C02 storage technologies hold promise, but there are obstacles
A session at Globe 2008 in Vancouver on March 12 focused on carbon capture and sequestration -- the technology whic...
A session at Globe 2008 in Vancouver on March 12 focused on carbon capture and sequestration — the technology which would literally bury our greenhouse gases deep below the surface of the earth.
Carbon capture and storage (CCS), has been the subject of a flurry of recent government and industry initiatives of late. In its February budget, the federal government allocated $240 million for a new full-scale commercial demonstration project at the SaskPower Boundary Dam Power Station, a project that will collect and store C02 from coal fired power plants.
Meanwhile the University of Calgary has just launched the Wabamum Area C02 Sequestration Project, called the “largest-scale geological study in Canadian history for the permanent underground storage of millions of tonnes of industrial greenhouse gases.” The $850,000 study is due to be completed by mid-2009 and is being funded by the Alberta and Canadian governments, as well as energy partners such as TransAlta and TransCanada Corporation. A consortium of 18 companies led by Enbridge is also conducting a major carbon capture and sequestration review, but its findings are considered proprietary, whereas the Wabamum study will be published in academic journals and will be publicly available.
From the panel discussion at Globe 2008, it was clear that while the technology has already proved itself to some degree, there are many practical hurdles ahead. The first speaker, Gerry Protti, executive vice-president of EnCana of Calgary, reassured the audience that “CCS (carbon capture and storage) potential is real,” and the “technology is maturing.” He explained that EnCana has been operating a carbon capture and storage project since 2000 at the Weyburn oil field in Saskatchewan. The C02 project “has been commercial since Day 1,” Protti said. Unfortunately, however, the C02 being captured and injected into the oil field at Weyburn is not reducing Canada’s greenhouse gas emissions, but is being imported from a coal gasification plant in North Dakota. The C02 is used to boost oil production and has resulted in a 65 per cent increase at Weyburn.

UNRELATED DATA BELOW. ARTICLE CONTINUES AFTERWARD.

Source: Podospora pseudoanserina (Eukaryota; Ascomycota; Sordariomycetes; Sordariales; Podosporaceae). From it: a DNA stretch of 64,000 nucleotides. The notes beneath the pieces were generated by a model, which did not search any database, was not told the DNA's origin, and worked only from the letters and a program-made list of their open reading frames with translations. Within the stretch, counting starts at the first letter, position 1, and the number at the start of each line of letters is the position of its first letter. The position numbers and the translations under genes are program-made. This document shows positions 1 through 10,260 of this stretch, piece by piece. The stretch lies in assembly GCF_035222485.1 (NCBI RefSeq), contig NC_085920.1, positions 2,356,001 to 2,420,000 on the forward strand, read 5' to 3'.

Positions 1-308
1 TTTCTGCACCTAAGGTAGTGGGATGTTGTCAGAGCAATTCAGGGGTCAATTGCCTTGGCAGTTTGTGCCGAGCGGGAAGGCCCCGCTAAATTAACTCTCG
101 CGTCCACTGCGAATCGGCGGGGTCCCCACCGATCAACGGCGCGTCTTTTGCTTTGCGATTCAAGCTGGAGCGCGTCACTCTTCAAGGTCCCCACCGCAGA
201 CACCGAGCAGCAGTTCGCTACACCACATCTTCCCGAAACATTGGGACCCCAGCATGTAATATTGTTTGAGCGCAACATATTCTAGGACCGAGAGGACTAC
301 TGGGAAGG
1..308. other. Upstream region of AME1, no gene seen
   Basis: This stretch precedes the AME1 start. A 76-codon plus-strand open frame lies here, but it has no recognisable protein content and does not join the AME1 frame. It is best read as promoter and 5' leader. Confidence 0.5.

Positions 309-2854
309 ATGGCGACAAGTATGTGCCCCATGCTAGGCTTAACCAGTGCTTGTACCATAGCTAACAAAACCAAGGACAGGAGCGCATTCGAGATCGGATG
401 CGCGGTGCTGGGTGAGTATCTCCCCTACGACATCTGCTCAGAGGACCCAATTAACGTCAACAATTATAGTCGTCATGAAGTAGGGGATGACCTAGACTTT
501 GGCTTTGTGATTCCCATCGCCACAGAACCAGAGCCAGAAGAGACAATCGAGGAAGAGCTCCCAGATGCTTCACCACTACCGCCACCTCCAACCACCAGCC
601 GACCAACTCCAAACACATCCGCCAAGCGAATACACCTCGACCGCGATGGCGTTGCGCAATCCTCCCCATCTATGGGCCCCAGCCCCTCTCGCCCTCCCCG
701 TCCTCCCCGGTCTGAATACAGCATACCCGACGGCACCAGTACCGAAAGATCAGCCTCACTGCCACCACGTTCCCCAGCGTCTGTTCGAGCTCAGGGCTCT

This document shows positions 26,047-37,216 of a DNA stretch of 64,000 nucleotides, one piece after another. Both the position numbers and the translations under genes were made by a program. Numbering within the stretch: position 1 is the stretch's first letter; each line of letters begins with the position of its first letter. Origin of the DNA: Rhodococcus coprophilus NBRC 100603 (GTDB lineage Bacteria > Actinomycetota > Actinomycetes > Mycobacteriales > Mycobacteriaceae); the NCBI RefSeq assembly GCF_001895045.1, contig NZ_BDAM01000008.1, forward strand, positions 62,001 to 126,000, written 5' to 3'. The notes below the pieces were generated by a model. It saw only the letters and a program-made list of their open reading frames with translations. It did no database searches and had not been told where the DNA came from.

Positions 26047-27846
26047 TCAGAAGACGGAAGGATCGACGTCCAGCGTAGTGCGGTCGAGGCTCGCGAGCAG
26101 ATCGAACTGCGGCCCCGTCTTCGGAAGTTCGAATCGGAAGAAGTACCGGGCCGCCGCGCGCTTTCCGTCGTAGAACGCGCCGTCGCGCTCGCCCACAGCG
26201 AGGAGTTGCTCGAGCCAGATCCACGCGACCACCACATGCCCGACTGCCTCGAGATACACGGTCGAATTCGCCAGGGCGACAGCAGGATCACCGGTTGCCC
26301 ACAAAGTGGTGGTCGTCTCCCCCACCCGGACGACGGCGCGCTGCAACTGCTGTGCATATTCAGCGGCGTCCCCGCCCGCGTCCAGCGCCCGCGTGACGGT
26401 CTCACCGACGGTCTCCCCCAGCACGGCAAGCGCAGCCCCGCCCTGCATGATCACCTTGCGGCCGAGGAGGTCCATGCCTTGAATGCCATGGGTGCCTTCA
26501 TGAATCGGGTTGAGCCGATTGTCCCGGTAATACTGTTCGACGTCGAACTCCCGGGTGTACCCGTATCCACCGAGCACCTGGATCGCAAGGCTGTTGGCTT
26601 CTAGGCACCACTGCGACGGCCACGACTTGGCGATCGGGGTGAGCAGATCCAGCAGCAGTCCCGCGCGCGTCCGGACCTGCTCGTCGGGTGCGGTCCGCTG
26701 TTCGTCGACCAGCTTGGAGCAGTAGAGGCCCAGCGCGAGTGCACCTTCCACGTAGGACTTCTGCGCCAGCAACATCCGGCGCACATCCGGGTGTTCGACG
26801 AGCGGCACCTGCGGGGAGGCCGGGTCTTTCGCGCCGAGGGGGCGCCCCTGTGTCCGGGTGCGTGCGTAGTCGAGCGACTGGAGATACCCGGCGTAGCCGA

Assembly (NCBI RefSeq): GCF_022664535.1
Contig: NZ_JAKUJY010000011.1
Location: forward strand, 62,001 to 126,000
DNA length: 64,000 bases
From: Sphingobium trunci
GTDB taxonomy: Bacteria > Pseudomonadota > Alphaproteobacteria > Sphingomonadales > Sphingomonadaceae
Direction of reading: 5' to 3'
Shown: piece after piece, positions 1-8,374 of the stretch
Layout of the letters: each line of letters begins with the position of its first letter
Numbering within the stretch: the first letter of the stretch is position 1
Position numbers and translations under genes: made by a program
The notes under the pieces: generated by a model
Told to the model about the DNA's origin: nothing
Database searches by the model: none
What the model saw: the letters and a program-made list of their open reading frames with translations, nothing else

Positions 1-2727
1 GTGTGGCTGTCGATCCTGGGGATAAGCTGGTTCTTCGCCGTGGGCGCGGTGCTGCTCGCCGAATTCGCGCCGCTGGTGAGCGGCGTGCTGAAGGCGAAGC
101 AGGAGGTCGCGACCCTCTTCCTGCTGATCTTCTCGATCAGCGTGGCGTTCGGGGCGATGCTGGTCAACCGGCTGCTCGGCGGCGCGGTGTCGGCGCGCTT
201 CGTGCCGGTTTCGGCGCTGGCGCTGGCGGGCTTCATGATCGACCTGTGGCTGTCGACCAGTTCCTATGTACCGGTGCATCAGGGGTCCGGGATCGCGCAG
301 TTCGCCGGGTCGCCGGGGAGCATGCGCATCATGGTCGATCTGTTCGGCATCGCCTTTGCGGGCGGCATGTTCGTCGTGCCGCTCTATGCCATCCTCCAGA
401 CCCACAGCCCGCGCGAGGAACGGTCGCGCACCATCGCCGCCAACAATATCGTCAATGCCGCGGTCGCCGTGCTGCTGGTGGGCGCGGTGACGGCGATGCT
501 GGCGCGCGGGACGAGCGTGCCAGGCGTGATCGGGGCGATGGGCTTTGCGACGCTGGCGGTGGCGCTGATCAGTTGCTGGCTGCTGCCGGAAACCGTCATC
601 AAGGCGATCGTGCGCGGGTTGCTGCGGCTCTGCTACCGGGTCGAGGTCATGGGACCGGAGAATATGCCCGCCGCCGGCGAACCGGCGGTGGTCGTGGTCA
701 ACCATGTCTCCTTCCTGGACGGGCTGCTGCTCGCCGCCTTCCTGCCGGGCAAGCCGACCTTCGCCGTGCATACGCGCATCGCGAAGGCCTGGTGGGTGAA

When C02 can be used for enhanced oil recovery it may be economically feasible, but otherwise it is a costly investment. That’s why other speakers on the panel, such as Stephen Kaufman, chair of the Integrated C02 Network in Calgary, said government must give more support for the technology. Kaufman said we need firm regulatory frameworks to cover issues related to the liability of long term storage, transfer rights for those who inject the C02, and ways to manage conflicting jurisdictions between the feeral and provincial governments. The biggest challenge, he said, is the economic gap. Currently it costs around $80 per tonne to capture C02.
Jay Nagendran, Assistant Deputy Minister with Alberta Environment, suggested that C02 sequestration was the hope of the oil sands industry. He warned that while Alberta has the second largest oil reserves next to those in Saudi Arabia, the energy and environmental costs associated with extracting the oil from Alberta’s tar sands are creating negative publicity around the world. He said that some countries, and states like California, are even questioning whether they will accept Alberta oil.
Burying the C02 emissions from tar sands operations could help to reduce the industry’s environmental footprint, Nagendran said, such that the carbon emissions counted for Alberta tar sands oil would be on a par with those of regular oil by the year 2050.
Moderator David Lewin of EPCOR, said that studies show a promising use for carbon dioxide could be injecting it into coal bed methane reserves. The carbon dioxide would release the methane molecule, and we could use the gas in our homes. That marriage of technologies “would be magic,” Lewin said.
Several panelists noted that a major challenge will be to match the sources of C02 with an underground storage field of the right capacity. A network approach could help coordinate the different components, but there’s also the issue of distance, and having to pipe the gas across long distances, and sometimes over farmland and other sensitive areas.
Critics of carbon capture technologies such as Greenpeace say it’s too costly to develop, and that since the industry itself doesn’t foresee the technology becoming commercially viable for another 10 or 20 years, the projected greenhouse gas reductions will come too late.